Lee, thankfully had a VHF radio and was calling ski patrol to get us the hell out. I told Lee to get to a safe spot and that I would go help Richard. Richard, told me that he had almost stopped 3 times but every time he thought it was over something else propagated. Both Richard and Lee had been swept off a 50 foot cliff at the end. While Lee’s injuries were relatively minor, Richard could barely walk. He had smoked his ass on a rock while he was tumbling off the 50 footer. He said that he might have had a broken hip. I worked on retrieving gear. I found one of Richard’s and one of Lee’s skis. Richard ended up sliding down on his stomach on that one ski to get to the spot where he heli eventually picked us up.
After meeting them at the bottom of the debris field I ended up making an X/Circle for the heli to land. The heli came about 20 minutes later and within 15 minutes we were sitting at the Whistler hospital.
You can see a bunch of photos of the area in question marked up by one of the survivors here
At we got to the hospital, everything kind of kicked in. I still don’t really know how I lost my stupid ski, but f**ck if I hadn’t I would have been in that slide too. 3 people all in the same slide. That probably would have been bad. I kept thinking as well, if I hadn’t found my other ski it would have taken me another 20 minutes to get to the moraine. While I wouldn’t have witnessed the avalanche, I would have for sure thought that both Richard and Lee were dead. I’m not a particularly religious man (I mainly believe in the fact if you do good things for people, good things will happen to you, and if you do bad things that bad things will happen to you. What happened from me finding my ski, to just getting their in time to witness the slide, almost feels like too much of a coincidence. While I’m selfishly happy I wasn’t in the slide, I almost wish I was. Watching that shit first hand was probably the hardest thing I’ve ever witnessed/experienced. It must have been the same way Toby and Athan felt as I fell down Summit Chute. Completely helpless. Just hoping that by some miracle everything would turn out alright.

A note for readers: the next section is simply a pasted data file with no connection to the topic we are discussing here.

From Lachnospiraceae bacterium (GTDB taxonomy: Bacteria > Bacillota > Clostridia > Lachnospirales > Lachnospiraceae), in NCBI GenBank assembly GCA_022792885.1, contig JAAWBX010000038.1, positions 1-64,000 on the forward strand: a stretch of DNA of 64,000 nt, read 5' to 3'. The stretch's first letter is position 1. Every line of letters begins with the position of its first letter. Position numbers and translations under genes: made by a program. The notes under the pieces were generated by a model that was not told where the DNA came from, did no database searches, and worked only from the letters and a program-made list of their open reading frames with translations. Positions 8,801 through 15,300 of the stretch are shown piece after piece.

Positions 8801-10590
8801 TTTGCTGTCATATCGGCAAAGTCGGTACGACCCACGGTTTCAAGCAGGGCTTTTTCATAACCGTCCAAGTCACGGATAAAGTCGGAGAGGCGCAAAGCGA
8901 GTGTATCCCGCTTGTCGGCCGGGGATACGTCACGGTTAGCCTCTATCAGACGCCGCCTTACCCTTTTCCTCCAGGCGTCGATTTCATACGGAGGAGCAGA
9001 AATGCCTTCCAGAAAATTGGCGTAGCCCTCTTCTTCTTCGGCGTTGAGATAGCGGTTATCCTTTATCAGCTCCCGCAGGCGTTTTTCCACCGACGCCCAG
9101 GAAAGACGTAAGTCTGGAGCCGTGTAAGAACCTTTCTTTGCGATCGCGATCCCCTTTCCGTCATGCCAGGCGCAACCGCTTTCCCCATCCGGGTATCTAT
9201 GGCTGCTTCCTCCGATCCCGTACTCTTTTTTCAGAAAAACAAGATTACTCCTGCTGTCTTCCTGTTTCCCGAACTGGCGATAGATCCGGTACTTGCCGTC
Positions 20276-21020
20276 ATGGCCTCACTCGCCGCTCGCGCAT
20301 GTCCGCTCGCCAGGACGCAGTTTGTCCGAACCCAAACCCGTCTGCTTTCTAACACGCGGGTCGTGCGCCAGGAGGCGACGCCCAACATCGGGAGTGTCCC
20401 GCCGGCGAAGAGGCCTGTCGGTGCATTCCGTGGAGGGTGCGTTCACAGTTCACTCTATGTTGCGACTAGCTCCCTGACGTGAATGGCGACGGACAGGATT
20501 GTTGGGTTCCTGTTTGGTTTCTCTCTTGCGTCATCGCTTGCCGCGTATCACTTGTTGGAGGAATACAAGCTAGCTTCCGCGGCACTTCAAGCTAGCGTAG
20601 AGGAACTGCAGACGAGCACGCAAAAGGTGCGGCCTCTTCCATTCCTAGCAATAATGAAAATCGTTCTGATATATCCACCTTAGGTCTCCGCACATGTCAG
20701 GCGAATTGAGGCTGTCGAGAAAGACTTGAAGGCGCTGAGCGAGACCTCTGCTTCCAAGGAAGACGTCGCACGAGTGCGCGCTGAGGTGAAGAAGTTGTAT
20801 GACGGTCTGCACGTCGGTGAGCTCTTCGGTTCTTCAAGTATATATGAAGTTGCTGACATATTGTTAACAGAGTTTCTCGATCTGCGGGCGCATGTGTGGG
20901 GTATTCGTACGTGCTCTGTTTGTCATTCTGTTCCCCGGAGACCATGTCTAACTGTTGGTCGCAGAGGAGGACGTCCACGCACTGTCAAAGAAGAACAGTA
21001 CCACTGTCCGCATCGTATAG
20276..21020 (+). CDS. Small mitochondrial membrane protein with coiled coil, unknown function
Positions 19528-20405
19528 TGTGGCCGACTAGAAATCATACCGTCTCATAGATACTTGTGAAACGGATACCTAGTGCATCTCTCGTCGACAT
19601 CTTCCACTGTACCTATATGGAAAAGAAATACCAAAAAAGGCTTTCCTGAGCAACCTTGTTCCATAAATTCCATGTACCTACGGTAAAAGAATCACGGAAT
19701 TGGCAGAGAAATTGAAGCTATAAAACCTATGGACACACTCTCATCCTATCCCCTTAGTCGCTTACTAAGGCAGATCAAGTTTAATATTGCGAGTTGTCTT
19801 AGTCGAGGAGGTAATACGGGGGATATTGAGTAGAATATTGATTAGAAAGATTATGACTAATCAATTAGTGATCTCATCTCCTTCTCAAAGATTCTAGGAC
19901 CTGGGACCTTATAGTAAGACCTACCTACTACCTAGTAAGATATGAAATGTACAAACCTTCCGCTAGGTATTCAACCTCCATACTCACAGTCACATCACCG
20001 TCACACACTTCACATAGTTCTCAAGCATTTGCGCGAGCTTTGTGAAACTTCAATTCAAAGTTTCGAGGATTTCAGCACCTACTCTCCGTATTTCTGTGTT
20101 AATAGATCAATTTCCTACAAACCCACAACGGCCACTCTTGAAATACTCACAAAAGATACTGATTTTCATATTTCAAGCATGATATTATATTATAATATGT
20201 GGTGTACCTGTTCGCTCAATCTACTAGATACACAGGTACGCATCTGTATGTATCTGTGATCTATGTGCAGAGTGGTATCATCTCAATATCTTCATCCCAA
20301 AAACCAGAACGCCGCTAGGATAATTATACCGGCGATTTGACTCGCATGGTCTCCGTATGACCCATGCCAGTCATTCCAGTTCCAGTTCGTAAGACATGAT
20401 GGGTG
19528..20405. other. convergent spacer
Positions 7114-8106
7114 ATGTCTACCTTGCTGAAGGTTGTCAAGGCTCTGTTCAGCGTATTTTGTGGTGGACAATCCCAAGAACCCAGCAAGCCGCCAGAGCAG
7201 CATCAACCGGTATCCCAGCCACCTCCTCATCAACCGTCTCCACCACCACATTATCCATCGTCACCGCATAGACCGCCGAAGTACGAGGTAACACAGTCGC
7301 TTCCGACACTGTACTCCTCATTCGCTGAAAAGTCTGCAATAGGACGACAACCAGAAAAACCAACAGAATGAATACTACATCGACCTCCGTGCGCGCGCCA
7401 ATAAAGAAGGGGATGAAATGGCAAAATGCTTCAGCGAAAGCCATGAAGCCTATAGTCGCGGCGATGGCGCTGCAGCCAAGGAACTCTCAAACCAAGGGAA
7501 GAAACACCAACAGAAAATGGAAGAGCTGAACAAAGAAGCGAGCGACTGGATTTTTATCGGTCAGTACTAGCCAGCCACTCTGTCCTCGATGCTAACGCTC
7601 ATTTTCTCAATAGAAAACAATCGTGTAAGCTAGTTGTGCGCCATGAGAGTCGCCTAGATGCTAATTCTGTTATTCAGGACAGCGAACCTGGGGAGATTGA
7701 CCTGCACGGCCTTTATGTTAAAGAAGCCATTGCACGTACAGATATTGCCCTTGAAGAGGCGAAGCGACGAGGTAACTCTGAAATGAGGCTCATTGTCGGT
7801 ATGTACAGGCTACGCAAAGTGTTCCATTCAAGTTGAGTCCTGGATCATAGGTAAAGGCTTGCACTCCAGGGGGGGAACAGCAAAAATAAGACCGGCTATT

Lee ended up with a bit of a banged up face and a tweaked knee. Richard’s face looks like the Joker. His ass cheek is quite swollen, but I’m happy to report that his hip isn’t broken. He tweaked his MCL and will likely be out of commission for a few weeks. I saw him yesterday. He was high as a kite on percasetts but in really good spirits. I’m completely amazed that no one was seriously injured and that everyone is still alive.
In skiing, especially ski movies, you here a lot of people say the risk of skiing powder is worth dying for. I think I was in that boat before this instance. I think if you are the only person skiing and no one is with you, then that may still hold true. But I don’t think watching your buddies die is worth the risk of skiing powder. Kind of f**cked up logic, I know, but mentally I’m a f*cking mess right now.
I’m 99% sure I’m done with anything that has to do with backcountry skiing this year. I’ll probably do it again next winter. Who knows maybe I won’t. Maybe I’ll pick up the normal city life, get a girlfriend, watch movies on Friday night. drink latte’s on a Saturday morning, buy an expensive Arc Teryx jacket and walk around the Seawall, and be content. I think I would have to quit skiing before I quit backcountry as it has become such a big part of my life. Without it, I don’t think skiing would be fun.
I briefly chatted with Toby and he kind of reiterated my thoughts. While skiing is inherently dangerous, for people like us, it’s a way to release stress of our daily lives. What are we going to turn too, if we can’t ski and ski the way we want too? Heroin, cocaine.